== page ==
It would seem that Michael Fracasso's mill-worker dad couldn't have chosen a less glamorous piece of real estate for his Middle American homestead. Hugging the left side of the Ohio/West Virginia border -- where the closest thing to city life comes in the form of a crumbling eyesore called Youngstown, some 60 miles up the murky Ohio River -- Mingo Junction had its drawbacks, to say the least. Still, Fracasso's southern Italian parents more than made do, tending to their large vegetable garden and orchard, even making their own wine.

Young Michael, meanwhile, turned his ear toward AM radio hits and looked forward to the infrequent family trip to the Country Music Jamboree in nearby Wheeling, West Virginia. It was there that he saw his first live show: a performance by Kitty Wells.

"As a kid, I was always making up songs," Fracasso recalls. "But music was something I did on my own. My friends didn't understand it."

Soon enough came the requisite run-in with an acoustic guitar. Lessons with a local folk artist followed, tripping the switch for Fracasso's singer/songwriter muse. But Fracasso didn't immediately abandon the family's working-class lifestyle in Mingo Junction: He spent his summers laboring in a blast furnace before heading off to college -- first at Ohio State University, then Washington State. After school, he moved to New York City, where he was snared by the neo-folk scene blossoming in Greenwich Village. Hanging out at a venue called the Cornelia Street Cafe, Fracasso battled on-stage nerves in front of audiences that often included the likes of Suzanne Vega, the Roches and Steve Forbert. His early songs were featured on a handful of compilation albums.

But none of that was enough to keep him around. In 1990, gunning for a change, Fracasso moved to Austin, where he slowly and steadily found his bearings within the city's close-knit musical community. Not surprisingly, he established bonds with other out-of-staters, including Oklahoma transplant Jimmy LaFave. Eventually, he and LaFave became the anchor acts for Colorado computer whiz Mark Shumate's label, Bohemia Beat. Fracasso's Bohemia Beat debut, When I Lived in the Wild, was a self-consciously folky and literate affair, while its follow-up, Love and Trust, on Dejadisc, moved in a more rocking direction (and was almost picked up by Mercury Records, as a result). Fracasso sees each of his last two efforts as vastly different from the other, and that gaping variation, he admits, may have hurt more than it helped.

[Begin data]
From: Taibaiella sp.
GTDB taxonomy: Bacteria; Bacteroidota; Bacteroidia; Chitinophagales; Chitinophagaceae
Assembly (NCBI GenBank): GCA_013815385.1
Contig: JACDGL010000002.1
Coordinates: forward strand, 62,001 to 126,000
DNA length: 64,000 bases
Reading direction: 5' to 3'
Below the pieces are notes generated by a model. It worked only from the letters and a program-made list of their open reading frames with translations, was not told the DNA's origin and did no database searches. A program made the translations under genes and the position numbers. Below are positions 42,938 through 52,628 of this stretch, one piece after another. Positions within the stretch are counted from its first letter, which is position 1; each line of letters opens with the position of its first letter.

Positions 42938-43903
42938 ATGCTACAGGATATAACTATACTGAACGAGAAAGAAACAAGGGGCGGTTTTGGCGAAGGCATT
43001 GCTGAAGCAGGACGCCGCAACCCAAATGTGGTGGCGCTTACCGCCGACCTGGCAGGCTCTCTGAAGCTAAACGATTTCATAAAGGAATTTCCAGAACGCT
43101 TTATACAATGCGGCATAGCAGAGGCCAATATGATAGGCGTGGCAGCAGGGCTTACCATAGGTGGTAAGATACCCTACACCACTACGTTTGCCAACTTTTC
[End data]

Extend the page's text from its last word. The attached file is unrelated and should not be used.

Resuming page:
"I think the second record might have alienated the crowd that liked the first record," he says. "But now, I think the fans from the first record have come back."

If there is one thing that remains consistent in Fracasso's work, it's his unerring grasp on the more fascinating foibles of everyday humanity, juicy details that are rammed home with uncommon eloquence on World in a Drop of Water. And it's not always pretty: "More whiskey now I'm feeling better / A bit tipsy but I'm doing better / Doing the best that I can," Fracasso confides on "Hospital," his low disposition clashing wonderfully with the music's 12-string sunniness.

But sometimes Fracasso gets concerned that his dry sense of humor might be buried in all the stormy drama -- that people might miss the marvelous absurdity of a lyric like "You threw me a bone / It never surprised you / When I followed you home."

"I felt like the last record was maybe a little too heavy," he confides.
But Fracasso realizes that such a line might also be seen as a touch miserable, and that's okay, as well -- to a point.

"One of the things I do naturally is to create a sort of contrast; I just can't stand things that are way too morbid," Fracasso says. "Not trying to be deep or anything, but I just think things should be more than one-dimensional."

Michael Fracasso performs Thursday, July 30, at the Fabulous Satellite Lounge, 3616 Washington Avenue. Doors open at 8 p.m. Tickets are $5. Tom Faulkner opens. For info, call 869-